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INFECTION CONTROL


When the temperature is used to


control pathogens in water systems, TMVs need to be fitted to blend hot and cold water to avoid scalding. Blended water, however, promotes microbial growth not only because the temperature is lowered to a temperature at which microbes grow rapidly, but also because biofilms can form on the surfaces of the internal components of the valves. In the HSE HSG274 Part 2, it is stated


that ‘although using temperature is the traditional and most common approach to control, sometimes there can be technical difficulties in maintaining the required temperatures, particularly in older buildings with complex water systems’. Therefore it is not recommended as the primary control regime, and the HTM 04-01 now recognises that temperature control is a traditional, but no longer preferred, strategy. In the HSE HSG274 Part 2, it goes on


to recommend that, if another control programme is applied, which is proven to be effective against Legionella, and there is no requirement to store hot water at 60˚C (or distribute at 50˚C), then hot water temperatures can be lowered. It is, of course, essential that reducing hot water temperatures is done safely ensuring that there is no risk of infection. There are other control methods


described in the original and revised versions of HTM 04-01, including copper and silver ionisation. Copper and silver ionisation has been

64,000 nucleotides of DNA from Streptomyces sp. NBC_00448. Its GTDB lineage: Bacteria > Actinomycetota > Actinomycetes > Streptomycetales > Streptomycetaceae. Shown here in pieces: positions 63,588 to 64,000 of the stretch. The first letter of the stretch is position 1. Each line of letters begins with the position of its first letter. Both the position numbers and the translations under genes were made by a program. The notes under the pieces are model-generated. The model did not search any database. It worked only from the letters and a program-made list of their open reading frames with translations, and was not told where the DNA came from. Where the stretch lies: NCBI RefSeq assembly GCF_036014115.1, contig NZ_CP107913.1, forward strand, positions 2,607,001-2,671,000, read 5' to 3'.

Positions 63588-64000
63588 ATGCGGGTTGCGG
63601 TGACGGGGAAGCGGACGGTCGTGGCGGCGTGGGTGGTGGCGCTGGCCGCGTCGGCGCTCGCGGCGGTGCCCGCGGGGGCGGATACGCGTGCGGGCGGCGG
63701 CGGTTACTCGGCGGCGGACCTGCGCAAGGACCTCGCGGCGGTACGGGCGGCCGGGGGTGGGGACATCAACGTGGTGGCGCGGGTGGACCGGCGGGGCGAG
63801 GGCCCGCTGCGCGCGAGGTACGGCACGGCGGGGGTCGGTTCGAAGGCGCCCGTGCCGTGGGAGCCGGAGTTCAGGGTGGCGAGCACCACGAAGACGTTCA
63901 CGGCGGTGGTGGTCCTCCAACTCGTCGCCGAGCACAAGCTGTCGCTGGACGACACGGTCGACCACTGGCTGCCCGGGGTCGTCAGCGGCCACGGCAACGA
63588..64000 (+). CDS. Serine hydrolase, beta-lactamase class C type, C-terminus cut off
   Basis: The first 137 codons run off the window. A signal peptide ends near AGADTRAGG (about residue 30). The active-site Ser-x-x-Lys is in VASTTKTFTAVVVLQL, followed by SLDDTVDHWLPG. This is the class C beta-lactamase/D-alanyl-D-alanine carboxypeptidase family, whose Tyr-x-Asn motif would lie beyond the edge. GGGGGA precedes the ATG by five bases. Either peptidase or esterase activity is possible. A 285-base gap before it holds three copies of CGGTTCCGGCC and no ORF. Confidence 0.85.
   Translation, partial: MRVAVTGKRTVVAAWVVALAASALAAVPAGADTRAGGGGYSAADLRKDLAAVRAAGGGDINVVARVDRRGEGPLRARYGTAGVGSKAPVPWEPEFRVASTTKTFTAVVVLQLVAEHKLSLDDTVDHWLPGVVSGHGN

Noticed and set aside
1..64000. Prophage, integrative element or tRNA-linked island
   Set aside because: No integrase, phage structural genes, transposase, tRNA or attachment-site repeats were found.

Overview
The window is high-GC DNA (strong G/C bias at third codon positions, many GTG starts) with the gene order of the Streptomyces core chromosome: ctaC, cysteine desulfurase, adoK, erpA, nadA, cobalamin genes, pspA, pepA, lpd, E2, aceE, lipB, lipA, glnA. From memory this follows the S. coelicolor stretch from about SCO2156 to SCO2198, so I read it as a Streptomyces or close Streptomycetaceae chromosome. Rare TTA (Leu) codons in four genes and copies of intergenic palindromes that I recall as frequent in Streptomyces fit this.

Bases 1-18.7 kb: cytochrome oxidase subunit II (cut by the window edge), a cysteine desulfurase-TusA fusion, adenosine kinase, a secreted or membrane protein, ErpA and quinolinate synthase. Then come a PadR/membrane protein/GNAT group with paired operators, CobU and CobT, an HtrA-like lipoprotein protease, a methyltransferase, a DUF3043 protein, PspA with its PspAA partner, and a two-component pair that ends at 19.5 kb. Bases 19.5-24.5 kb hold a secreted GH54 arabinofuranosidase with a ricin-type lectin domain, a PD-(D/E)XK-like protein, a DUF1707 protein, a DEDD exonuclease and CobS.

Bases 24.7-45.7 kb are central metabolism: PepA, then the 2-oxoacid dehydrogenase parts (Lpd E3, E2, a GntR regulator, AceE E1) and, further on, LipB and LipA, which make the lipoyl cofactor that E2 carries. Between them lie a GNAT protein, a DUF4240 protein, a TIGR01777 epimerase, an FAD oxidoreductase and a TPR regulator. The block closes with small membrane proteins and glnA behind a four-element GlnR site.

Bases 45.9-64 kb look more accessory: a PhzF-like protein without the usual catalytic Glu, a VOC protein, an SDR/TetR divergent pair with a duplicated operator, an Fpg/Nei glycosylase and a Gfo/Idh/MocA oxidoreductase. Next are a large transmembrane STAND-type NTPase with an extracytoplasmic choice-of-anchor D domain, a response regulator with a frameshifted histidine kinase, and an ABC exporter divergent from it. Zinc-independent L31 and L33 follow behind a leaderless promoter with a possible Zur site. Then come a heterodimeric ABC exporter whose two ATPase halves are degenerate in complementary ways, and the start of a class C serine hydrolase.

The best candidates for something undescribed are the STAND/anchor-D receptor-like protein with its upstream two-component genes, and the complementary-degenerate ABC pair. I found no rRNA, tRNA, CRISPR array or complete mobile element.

shown to be effective against Legionella from studies done in vitro and with model plumbing systems (BSRIA TN6/96). In-vitro studies and studies with


model plumbing systems have also demonstrated that biofilm formation was controlled with copper and silver ionisation (BSRIA TN6/96, Shih and Lin 2010). Copper and silver ionisation is the only


control method for which many field studies of efficacy have been published. In hospitals worldwide, its efficacy against Legionella has been thoroughly studied (Lin et al 2011, Bedford 2012). Studies have also demonstrated that


copper and silver ionisation is effective against other waterborne pathogens, including P. aeruginosa, S. maltophilia, Mycobacteria and Acinetobacter baumannii (Shih and Lin 2010). It has also been demonstrated that


copper and silver ionisation is effective against Legionella, P. aeruginosa, S. maltiphilia, and Mycobacteria regardless of water temperatures (Lin et al 2011, Bedford 2012). Therefore, hot water temperatures can be reduced when copper and silver ionisation is applied and adequately managed, without the risk of infection being adversely affected. One NHS Trust deliberately and safely


IFHE DIGEST 2017


lowered the hot water temperature with copper and silver ionisation, demonstrating that where a biocide regime is correctly applied temperature control can be relaxed, reducing energy costs. Copper and silver ionisation is


explained in detail in the HSE HSG274 Part 2 technical guidance document: “Ionisation is the term given to the


electrolytic generation of copper and silver ions providing a continuous release of ions in water. These are generated by passing a small electrical current between two copper and silver electrodes; copper and silver alloy electrodes may also be used. When correctly used, copper and silver ionisation is shown to be effective at controlling Legionella and can penetrate and control established biofilms.” It recommends values of ‘more than


0.2 mg/L copper and more than 0.02 mg/L silver at outlets to ensure effective control of Legionella.’ The HSE HSG274 Part 2 and the new